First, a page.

Several variables determine if an incapacitated driver is negligent while driving. Often the key is whether or not the driver knew of his condition.
There are many scenarios by which the owner of a vehicle can be held negligent and therefore responsible for a motor vehicle accident when in fact that person was not driving the car. If, for example, the vehicle owner permits a friend or family member (such as an unlicensed child) to drive the vehicle and they do so negligently, the owner is subject to the court’s decision on negligence and liability.
If the vehicle owner is a company and the negligent driver is an employee, the company is at risk for litigation. One famous Illinois case where this occurred was in 2008 when rocker and reality TV star Bret Michaels’ tour truck – affiliated with MTV, VH-1 and other entertainment enterprises – had a serious accident on I-57 near West Frankfurt, near Chicago. Accident attorneys won a $16 million settlement for a couple that was seriously injured when the large truck struck their vehicle. The truck driver fell asleep at the wheel, did not have a valid driver’s license and tested positive for marijuana. The rule of negligent entrustment prevails in holding the employer responsible.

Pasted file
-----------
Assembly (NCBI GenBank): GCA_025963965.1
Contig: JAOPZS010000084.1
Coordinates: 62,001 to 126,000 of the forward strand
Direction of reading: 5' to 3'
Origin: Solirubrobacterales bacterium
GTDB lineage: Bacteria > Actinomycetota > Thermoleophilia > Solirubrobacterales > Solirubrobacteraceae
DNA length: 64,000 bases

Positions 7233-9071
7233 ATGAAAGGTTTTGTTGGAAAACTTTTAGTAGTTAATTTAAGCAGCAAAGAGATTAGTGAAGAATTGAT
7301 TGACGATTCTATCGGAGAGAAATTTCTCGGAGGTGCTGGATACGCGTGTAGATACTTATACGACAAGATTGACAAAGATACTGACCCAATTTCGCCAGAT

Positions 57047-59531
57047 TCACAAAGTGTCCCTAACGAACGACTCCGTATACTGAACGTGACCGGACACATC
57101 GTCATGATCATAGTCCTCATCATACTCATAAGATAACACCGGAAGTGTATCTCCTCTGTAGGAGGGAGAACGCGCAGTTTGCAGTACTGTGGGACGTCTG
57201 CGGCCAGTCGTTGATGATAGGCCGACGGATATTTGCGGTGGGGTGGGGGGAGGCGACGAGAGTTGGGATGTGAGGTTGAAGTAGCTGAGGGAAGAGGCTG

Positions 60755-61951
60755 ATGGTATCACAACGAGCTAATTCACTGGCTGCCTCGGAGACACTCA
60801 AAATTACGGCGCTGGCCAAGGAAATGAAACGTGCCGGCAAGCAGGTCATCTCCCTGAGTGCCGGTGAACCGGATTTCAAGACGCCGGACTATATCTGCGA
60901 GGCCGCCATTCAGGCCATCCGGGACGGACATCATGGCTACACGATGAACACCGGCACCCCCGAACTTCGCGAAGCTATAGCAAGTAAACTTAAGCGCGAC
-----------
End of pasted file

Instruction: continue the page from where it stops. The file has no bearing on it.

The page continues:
Sometimes a driver can become incapacitated due to a medical condition, such as a cardiac arrest or a sudden-onset diabetic seizure. If the driver is aware of this condition it might be ruled negligent because of that knowledge. But very often such conditions are undiagnosed and can effectively lead to serious accidents. How do the courts treat that?
Illinois is like many states where a sudden loss of consciousness (a “sudden medical emergency”) has been recognized as a complete defense for the driver in such lawsuits. This covers any incident when the operator of the motor vehicle is suddenly stricken by a fainting spell or loss of consciousness from an unforeseen cause and not able to control the vehicle. A car accident attorney might have a more difficult time disproving negligence if the driver was aware of his or her condition, such as someone with a history of diabetic seizures.
Under the terms of Illinois’ “modified comparative negligence” rule, a driver who experienced a seizure with a known history of this medical condition might still be found only partially responsible for an accident. This would happen if one or several drivers involved were also at fault in some respect, such as traveling faster than the posted speed limit.
An auto accident attorney should be able to help auto accident victims recover losses. The circumstances of the accident should be discussed in a first conversation with counsel.